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Resources for Finding Spirituality and Life Meaning in Recovery

Spirituality is an elusive concept that can conjure up a collection of contradictory images, from churches and chakras to healing crystals and holy books. But while it may seem vague or inaccessible, spirituality is more down to earth and universal than most people may think. In its essence, spirituality is each individual’s way of finding meaning and purpose in the chaos of everyday life.

Anyone can benefit from spiritual practices, but the search for meaning is particularly important for those struggling with addiction. When incorporated into the recovery process, spirituality can help people understand themselves, connect to a greater sense of purpose, and stay dedicated to sobriety.

Defining Spirituality

Spirituality is a broad concept that means something different to everyone. In general, spirituality includes the search for meaning and purpose in life, making it a universal human experience. It may also involve cultivating a connection to something bigger than oneself, such as nature, the universe, humanity, God, or another higher power.

Because everyone connects to themselves, others and the world in different ways, different people respond to different spiritual experiences. One person’s spiritual practice may involve attending a place of worship, praying or reading from a holy text. Others may find solace in spending time in nature, considering a piece of art, or listening to music. There is no wrong way to be spiritual — what’s important is to find something that personally speaks to you and helps you find meaning in your experiences. In this way, definitions of spirituality need not remain fixed throughout a person’s life. In fact, most people’s idea of spirituality evolves and adapts as they are exposed to new perspectives and experiences.

Spirituality is often connected to larger questions about life, the human condition and personal agency. These may include:

  1. What is the purpose of my life?
  2. What does it mean to be a good person?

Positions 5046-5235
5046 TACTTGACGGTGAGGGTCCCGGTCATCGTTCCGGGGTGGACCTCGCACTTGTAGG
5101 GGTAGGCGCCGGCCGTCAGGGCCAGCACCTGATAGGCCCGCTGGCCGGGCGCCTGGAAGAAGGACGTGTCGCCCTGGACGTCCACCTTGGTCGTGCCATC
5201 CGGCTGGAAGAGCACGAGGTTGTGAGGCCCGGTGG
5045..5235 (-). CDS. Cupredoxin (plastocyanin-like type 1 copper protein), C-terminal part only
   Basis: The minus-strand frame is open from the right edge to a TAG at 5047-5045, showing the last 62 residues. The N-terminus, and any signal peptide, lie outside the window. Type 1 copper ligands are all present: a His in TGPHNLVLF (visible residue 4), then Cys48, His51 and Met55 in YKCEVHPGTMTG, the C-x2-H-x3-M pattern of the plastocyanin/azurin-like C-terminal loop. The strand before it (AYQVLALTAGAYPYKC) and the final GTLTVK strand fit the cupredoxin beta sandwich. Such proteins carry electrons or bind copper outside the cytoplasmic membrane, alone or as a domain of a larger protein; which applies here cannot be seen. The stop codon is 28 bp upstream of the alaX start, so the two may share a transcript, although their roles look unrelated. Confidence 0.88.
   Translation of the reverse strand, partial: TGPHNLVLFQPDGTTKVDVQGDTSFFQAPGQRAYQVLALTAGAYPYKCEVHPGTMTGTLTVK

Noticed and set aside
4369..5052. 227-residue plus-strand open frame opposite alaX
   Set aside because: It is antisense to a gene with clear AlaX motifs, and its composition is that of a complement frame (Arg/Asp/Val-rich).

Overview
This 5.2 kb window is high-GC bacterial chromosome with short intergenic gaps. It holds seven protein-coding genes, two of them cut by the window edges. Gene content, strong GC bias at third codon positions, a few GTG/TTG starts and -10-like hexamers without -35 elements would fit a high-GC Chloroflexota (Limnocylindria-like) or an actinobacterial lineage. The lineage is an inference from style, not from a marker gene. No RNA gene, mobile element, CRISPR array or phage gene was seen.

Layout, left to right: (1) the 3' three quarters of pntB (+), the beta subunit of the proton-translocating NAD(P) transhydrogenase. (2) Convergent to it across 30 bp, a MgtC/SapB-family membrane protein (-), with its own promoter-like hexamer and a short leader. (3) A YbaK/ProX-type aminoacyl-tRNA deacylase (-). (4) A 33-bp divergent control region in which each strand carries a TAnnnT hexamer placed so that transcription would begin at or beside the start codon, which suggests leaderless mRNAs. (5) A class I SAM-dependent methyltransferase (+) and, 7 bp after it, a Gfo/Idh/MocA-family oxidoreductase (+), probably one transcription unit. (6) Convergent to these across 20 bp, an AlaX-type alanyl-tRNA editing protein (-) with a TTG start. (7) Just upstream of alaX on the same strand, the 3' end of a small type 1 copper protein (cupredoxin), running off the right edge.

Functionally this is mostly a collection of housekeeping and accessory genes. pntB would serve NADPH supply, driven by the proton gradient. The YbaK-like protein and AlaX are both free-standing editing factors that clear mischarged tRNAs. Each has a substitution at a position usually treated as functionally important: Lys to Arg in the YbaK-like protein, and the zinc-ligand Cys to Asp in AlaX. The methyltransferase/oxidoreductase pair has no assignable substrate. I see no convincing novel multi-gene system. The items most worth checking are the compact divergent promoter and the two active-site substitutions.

3. Why do I suffer?
  4. Does everything happen for a reason?
  5. How am I connected to the world around me?
  6. What is the best way to conduct myself in the world?

According to Dr. Christina Puchalski, the director of the George Washington Institute for Spirituality and Health, spirituality is “the aspect of humanity that refers to the way individuals seek and express meaning and purpose and the way they experience their connectedness to the moment, to self, to others, to nature, and to the significant or sacred.”

Myths About Spirituality

Because the definition of spirituality means something different to everyone, it is often misunderstood as inaccessible or exclusively tied to religion. This confusion is understandable. Spirituality is often depicted in extreme ways that make it seem remote from everyday life and experience. But anyone who has ever thought of something as “meaningful” has engaged in spiritual practice. To be human is to interpret the meaning of our experiences — even the belief that life is meaningless is still an interpretation of experience.

While religion plays a key role in many people’s spiritual lives, spirituality is not exclusively tied to any religious organization or practice. Religion typically involves traditions, rites, rituals and the search for ultimate truth. Spirituality is a broader concept, including a more general search for personal meaning and interconnectedness. That being said, religion and spirituality are by no means entirely distinct from one another.

Both spirituality and religion involve:

  • Believing in something bigger than oneself
  • Finding comfort in a belief system
  • Searching for meaning in experiences
  • Living by a set of values